• Input layer. The input layer receives raw data. Each node in this layer represents a feature or attribute of the input data. For example, to interpret 28×28 pixel images, the input layer requires 784 nodes, each representing pixel intensity (ranging from 0 to 255).
  • Hidden layers. DNNs have two or more hidden layers sandwiched between input and output layers. Each hidden layer comprises multiple neurons, which are connected to neurons in both adjacent layers. However, neurons within the same layer are not connected to each other.
  • Output layer. The output layer produces the network’s final predictions. The number of neurons in the output layer depends on what tasks the network is performing.

Once you provide raw data, the input data is fed forward through the network layer by layer. At each layer, neurons apply assigned activation functions and pass the processed output to the next layer.

Here are a few common activation functions:

  • Sigmoid. This function squashes the input values between 0 and 1, making it suitable for binary classification problems.
  • Tanh (Hyperbolic Tangent). Tanh squashes the input values between -1 and 1, making it suitable for classification and regression tasks.
  • ReLU (Rectified Linear Unit). ReLU sets negative input values to zero and leaves positive input values unchanged.
  • Softmax. This function converts raw scores into probabilities, ensuring that the output values sum up to 1.

Once the deep net produces an output, it compares its predictions to set targets provided by the DNN admin. An objective or loss function quantifies the difference between the expected and actual output. Then, errors propagate backward through the network, adjusting neuron connections to minimize errors.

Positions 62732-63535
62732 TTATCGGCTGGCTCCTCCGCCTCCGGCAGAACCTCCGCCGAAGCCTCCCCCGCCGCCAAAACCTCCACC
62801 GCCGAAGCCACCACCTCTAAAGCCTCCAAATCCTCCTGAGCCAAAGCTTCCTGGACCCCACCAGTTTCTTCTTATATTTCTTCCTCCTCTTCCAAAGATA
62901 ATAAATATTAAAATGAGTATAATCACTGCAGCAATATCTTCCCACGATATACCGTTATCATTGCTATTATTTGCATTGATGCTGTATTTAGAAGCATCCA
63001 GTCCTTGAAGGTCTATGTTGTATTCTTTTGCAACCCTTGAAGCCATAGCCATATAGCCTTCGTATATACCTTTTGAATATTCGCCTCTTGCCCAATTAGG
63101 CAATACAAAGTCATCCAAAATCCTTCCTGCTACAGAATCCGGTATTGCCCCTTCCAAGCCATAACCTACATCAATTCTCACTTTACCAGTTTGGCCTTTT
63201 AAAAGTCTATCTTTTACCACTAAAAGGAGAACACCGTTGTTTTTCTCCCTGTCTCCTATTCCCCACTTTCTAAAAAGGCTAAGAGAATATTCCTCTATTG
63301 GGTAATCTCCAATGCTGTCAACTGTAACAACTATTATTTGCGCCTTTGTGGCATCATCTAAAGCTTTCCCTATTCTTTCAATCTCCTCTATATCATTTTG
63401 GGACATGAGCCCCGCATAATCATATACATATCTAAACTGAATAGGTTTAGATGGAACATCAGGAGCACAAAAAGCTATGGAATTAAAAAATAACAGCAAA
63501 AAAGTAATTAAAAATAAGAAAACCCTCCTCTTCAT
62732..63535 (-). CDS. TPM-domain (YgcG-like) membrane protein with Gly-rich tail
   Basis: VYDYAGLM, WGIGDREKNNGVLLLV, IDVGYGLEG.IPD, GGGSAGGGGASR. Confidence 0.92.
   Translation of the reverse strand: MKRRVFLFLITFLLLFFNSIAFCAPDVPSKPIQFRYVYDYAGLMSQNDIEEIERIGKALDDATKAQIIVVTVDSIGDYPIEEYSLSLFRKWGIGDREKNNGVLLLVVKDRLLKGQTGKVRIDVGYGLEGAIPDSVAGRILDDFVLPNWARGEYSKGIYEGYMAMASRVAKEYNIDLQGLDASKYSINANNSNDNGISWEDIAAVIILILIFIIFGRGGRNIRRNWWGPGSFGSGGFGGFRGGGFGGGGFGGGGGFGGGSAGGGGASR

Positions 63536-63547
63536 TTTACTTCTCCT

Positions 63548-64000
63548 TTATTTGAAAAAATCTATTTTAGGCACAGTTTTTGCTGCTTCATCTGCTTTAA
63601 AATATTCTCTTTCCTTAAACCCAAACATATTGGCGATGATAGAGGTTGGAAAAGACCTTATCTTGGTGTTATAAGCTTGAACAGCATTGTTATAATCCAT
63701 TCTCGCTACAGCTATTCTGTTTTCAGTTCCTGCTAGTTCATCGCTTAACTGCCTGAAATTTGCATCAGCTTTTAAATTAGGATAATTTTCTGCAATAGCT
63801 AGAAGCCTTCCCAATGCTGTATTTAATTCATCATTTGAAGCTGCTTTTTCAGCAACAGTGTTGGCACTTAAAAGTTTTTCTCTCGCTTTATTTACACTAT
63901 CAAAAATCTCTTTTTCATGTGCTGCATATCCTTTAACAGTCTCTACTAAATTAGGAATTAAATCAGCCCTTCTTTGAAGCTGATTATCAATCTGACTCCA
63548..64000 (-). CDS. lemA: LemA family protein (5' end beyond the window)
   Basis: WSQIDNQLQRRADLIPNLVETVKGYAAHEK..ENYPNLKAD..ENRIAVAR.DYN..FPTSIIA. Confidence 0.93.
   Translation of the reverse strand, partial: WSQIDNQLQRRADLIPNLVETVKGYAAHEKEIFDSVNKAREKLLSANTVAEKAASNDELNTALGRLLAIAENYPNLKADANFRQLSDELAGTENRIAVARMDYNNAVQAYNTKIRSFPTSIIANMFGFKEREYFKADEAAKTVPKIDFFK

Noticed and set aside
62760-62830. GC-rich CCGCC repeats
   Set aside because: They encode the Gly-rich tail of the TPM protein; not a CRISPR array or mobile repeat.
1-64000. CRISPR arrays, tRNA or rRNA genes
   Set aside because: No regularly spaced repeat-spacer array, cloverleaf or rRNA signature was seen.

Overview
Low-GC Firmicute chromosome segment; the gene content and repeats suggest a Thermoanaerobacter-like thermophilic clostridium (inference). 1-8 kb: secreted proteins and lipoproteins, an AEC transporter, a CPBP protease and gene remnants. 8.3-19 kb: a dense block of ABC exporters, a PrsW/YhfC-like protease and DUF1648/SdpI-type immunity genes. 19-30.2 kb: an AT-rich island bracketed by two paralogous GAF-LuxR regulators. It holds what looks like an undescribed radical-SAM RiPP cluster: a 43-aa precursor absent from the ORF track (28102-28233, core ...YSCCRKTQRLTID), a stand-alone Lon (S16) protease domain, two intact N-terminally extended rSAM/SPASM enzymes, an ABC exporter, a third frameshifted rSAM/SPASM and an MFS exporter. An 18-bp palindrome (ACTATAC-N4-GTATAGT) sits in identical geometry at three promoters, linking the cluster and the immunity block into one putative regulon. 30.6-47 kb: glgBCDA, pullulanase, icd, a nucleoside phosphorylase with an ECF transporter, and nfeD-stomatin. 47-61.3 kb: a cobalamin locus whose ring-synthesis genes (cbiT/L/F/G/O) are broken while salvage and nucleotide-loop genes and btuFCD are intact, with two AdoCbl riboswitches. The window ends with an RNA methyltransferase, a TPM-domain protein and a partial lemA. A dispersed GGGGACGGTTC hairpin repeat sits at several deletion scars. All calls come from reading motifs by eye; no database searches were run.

Neural Nets and Weightiness

In a deep neural network, each connection between neurons in adjacent layers is associated with a weight. Weights are numerical values that represent the strength of the neuron’s connection and determine how much influence the output of one neuron has on the input of another.

Weights are either positive or negative, depending on the strength of influence neurons have on each other:

  • Positive weights. When a connection has a positive weight, an increase in the output of the sending neuron leads to an increase in the activation of the receiving neuron. In that case, the sending neuron’s activity encourages the activation of the receiving neuron.
  • Negative weights. A negative weight means an increase in the output of the sending neuron leads to a decrease in the activation of the receiving neuron. In that case, the sending neuron’s activity inhibits the activation of the receiving neuron.

When a DNN is still untrained, the weights are assigned random values. During training, the deep neural network adjusts weights iteratively in response to the difference between the expected and actual output.

Weights play a crucial role in both propagation (i.e., sending data to the next layer of the DNN) and backpropagation (i.e., sending data to the previous layer of the deep net):

  • During propagation, each neuron computes the weighted sum of inputs from connected neurons in the previous layer. The neuron then applies an activation function to this weighted sum to produce an output.
  • During backpropagation, the error signal propagates backward through the network, and the network adjusts weights to minimize this error signal.

Weight optimization is crucial to training a neural network as weights determine how well the network learns from training data. Well-optimized weights enable the network to learn meaningful patterns from input data and make accurate predictions.

What Is a Deep Neural Network Used For?

DNNs have become a powerful tool across various domains due to their ability to learn complex patterns from large amounts of data. Here are a few use cases that commonly involve the use of a deep neural network:

  • Image recognition. Deep nets excel at object detection and image classification. Organizations train DNNs to accurately identify and classify objects within images, making these networks invaluable in surveillance systems and industrial quality control.